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Heavenly Bodies: Fashion and the Catholic Imagination

Start Date 10 May 2018
End Date 08 October 2018
Venue Metropolitan Museum of Art
Location New York, USA
Curator Andrew Bolton
Designer Diller Scofidio + Renfro
Exhibition display of mannequins dressed in religious dress

Catholics live in an enchanted world, a world of statues and holy water, stained glass and votive candles, saints and religious medals, rosary beads and holy pictures. But these Catholic paraphernalia are mere hints of a deeper and more pervasive religious sensibility that inclines Catholics to see the Holy lurking in creation.

—Andrew Greeley, The Catholic Imagination (2000)

The Costume Institute’s spring 2018 exhibition—at The Met Fifth Avenue and The Met Cloisters—features a dialogue between fashion and medieval art from The Met collection to examine fashion’s ongoing engagement with the devotional practices and traditions of Catholicism.

Serving as the cornerstone of the exhibition, papal robes and accessories from the Sistine Chapel sacristy, many of which have never been seen outside The Vatican, are on view in the Anna Wintour Costume Center. Fashions from the early twentieth century to the present are shown in the Byzantine and medieval galleries, part of the Robert Lehman Wing, and at The Met Cloisters.

Heavenly Bodies features the work of designers who for the most part were raised in the Roman Catholic tradition. While their current relationships to Catholicism vary, most acknowledge its enduring influence on their imaginations. On the surface, this influence is expressed through explicit Catholic imagery and symbolism as well as references to specific garments worn by the clergy and religious orders. On a deeper level, it manifests as a reliance on storytelling, and specifically on metaphor—which the sociologist Andrew Greeley describes as the essential characteristic of a particular sensibility he defines as “the Catholic imagination.”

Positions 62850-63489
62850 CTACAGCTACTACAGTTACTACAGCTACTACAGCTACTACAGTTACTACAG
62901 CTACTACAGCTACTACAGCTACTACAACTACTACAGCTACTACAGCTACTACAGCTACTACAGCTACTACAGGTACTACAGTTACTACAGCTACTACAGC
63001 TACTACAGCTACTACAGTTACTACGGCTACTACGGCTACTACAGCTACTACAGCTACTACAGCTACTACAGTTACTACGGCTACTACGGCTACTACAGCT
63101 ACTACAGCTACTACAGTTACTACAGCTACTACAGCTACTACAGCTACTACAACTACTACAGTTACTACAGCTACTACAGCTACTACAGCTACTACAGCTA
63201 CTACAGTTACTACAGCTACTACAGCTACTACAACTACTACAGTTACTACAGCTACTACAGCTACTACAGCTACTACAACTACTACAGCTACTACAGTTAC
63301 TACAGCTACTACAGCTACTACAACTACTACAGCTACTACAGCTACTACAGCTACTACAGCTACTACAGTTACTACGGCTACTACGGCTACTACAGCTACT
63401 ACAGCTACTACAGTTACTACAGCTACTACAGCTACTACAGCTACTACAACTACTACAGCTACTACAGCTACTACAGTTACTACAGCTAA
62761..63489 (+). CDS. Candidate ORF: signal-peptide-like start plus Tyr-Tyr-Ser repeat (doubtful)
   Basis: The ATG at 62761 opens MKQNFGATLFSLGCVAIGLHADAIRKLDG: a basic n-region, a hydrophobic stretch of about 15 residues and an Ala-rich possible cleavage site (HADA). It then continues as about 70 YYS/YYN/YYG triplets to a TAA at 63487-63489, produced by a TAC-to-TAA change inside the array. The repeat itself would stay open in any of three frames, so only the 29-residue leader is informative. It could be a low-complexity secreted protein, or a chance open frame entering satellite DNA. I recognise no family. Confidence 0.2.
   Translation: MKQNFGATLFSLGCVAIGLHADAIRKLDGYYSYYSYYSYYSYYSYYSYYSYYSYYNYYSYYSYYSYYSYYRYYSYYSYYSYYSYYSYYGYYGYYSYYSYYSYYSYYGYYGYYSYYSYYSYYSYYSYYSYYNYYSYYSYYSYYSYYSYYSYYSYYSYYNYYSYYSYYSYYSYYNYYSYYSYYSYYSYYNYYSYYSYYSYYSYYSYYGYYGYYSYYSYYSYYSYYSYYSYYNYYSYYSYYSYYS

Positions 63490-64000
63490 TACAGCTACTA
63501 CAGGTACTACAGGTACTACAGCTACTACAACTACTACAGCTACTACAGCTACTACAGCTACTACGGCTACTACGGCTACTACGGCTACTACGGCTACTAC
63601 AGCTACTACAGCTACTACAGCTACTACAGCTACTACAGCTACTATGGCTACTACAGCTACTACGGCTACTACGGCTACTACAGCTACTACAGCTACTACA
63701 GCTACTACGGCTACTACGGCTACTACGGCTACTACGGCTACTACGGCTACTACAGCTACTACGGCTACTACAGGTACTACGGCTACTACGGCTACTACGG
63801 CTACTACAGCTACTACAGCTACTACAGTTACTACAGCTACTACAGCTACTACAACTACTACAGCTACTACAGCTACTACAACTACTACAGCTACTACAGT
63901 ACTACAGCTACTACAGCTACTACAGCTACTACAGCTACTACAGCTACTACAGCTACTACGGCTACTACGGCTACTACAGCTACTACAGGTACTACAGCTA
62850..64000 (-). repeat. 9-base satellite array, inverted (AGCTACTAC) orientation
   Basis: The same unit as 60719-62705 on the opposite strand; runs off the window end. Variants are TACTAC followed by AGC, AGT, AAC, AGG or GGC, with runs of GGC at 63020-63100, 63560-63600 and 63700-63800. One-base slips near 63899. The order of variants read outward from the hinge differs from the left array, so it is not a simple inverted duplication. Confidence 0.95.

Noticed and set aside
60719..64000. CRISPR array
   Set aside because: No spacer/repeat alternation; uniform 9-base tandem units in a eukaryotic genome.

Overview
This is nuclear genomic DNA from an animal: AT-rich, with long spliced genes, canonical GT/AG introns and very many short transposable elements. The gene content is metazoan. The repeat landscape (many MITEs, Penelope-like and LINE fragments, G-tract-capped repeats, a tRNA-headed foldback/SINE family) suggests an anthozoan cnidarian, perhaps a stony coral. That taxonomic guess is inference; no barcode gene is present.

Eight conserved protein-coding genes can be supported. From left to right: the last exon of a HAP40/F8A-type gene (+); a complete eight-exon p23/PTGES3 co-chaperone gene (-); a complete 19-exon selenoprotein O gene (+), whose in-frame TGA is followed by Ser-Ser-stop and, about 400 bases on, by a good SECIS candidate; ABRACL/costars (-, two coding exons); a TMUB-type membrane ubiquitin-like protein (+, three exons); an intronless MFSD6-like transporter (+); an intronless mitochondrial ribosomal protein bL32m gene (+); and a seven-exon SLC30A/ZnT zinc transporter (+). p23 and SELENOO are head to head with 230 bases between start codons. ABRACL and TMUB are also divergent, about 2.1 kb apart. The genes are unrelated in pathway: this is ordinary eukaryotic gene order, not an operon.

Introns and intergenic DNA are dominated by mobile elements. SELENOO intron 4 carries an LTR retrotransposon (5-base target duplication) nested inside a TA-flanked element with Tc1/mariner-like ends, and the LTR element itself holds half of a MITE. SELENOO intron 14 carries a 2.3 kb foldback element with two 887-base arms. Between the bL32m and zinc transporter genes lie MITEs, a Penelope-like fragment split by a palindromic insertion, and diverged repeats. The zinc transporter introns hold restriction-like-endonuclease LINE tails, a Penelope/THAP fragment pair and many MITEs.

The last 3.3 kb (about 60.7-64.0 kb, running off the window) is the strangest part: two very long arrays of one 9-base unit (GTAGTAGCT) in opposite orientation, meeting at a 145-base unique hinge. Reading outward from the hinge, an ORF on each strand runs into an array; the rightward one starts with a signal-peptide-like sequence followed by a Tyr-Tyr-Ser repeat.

This exhibition explores how the Catholic imagination has shaped the creativity of designers and how it is conveyed through their narrative impulses. These impulses are reflected in the organization of the exhibition, which unfolds as a series of short stories told through conversations between religious artworks in The Met collection and fashions of the twentieth and twenty-first centuries. The Catholic imagination also operates on an experiential level, and, accordingly, the show’s configuration evokes the concept and practice of a pilgrimage.

The journey begins at The Met Fifth Avenue in the Byzantine and medieval art galleries and continues in the Anna Wintour Costume Center. It concludes at The Met Cloisters in northern Manhattan, where elements from French monasteries have been rebuilt as four cloisters. While the fashions might seem far removed from the sanctity of the Catholic Church, these contexts illuminate the myriad ways in which they embody the imaginative traditions of Catholicism. Taken together, the fashions and artworks in Heavenly Bodies sing in unison with distinctly enchanted and enchanting voices.

The exhibition is made possible by Christine and Stephen A. Schwarzman and Versace.

Additional support is provided by Conde Nast.

Image courtesy of  The Metropolitan Museum of Art.